Stories From the Field

Stories From the Field

Post: Masonry Restoration Case Study

Wednesday April 6, 2016

AAA-1 Masonry & Tuckpointing is renowned for its exceptional masonry restoration work. We take great pride in what we do, and judging by the letters and comments we receive our clients do too! If you've clicked through our web pages and landed here, then chances are good that you're more than little curious about masonry restoration. So I thought it would be fun to walk you through the process of what we do in a single photo taken from a recent project (see below).

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On the left side of the photo is a mostly untouched 120-year-old masonry building. Although underutilized for years, many of the bricks in this building remained in a structurally sound condition (bricks close to the ground where the snow and rain have collected for years have not fared as well). All the way on the left side of this photo (Area #1) you can see a portion of the wall as we found it. The bricks on this wall have become dark with age, pollutants and weather. The mortar joints have been tuckpointed over the years with repeated applications of mortar but this method of repair has not improved the condition of the wall in any lasting way.

Once the bricks were deemed to be structurally sound, we carefully stripped the outer wythe of the wall. Thanks to the forward-thinking building methods employed by the original builders, we were able to safely remove these bricks without catastrophic failure of the back-up wall … even 120 years later! You can see the portion of the wall with the outer wythe of brick removed in Area #2.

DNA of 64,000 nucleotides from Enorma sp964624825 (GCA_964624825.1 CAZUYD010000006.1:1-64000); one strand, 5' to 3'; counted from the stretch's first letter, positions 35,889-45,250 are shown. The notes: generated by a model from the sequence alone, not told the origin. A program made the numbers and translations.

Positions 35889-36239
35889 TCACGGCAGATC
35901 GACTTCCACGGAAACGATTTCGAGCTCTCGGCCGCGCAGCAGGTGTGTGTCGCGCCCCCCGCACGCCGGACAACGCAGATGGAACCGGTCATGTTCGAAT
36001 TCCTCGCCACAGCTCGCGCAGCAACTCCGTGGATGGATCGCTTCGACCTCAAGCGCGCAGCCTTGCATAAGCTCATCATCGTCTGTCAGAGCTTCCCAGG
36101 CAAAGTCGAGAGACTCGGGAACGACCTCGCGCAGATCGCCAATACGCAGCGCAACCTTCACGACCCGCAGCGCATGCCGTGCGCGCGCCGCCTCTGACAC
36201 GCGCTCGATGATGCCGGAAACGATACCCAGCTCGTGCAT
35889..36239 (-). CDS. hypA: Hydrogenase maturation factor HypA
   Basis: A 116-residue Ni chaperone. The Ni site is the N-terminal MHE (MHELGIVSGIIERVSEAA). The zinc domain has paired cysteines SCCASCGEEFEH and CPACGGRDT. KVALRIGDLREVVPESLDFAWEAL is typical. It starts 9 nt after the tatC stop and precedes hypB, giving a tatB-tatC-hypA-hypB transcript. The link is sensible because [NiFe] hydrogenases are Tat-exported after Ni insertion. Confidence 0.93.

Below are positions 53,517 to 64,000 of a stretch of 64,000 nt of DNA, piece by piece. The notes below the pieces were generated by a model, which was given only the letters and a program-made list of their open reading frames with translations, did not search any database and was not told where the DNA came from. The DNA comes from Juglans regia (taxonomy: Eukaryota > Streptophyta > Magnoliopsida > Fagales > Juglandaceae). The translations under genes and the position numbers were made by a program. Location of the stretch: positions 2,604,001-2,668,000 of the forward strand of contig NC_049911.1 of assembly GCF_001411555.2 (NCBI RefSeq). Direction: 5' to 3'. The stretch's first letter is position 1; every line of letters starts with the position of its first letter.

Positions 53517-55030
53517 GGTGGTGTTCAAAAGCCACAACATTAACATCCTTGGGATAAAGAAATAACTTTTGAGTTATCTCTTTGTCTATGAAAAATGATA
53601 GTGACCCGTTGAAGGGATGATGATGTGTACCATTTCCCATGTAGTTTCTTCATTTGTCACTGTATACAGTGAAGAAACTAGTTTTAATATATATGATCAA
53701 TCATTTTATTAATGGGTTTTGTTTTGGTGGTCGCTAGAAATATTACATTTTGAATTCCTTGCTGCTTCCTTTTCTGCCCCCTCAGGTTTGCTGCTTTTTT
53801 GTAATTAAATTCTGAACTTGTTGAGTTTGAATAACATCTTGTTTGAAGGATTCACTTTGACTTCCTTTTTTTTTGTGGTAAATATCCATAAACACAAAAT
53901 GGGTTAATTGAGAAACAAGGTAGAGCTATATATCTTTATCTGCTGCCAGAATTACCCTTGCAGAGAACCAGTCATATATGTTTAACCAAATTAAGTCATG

Once these bricks were removed, they were carefully inspected to verify their condition. After grading and sorting, the bricks then underwent a gentle but very thorough cleaning process to remove all that grime. The transformation from dirty brick to clean re-claimed beauty was quite incredible!

Once dry, these bricks were used to rebuild large sections of the adjacent building (Area #3). With these reclaimed beauties, new windows and new stone windowsills, the restored structure on the right is not only breathtakingly beautiful but also should last another 120 years!

We really enjoy breathing new life into old buildings, but that's not all we do. We also grind out and tuckpoint mortar joints, replace lintels and shelf angles, caulk windows and doors, and fix and seal new brick-and-concrete block construction (which is how most of the homes and buildings in the last 20 years have been constructed). Let our licensed masons assist you with your next project and get ready to be pleased!

—Rob


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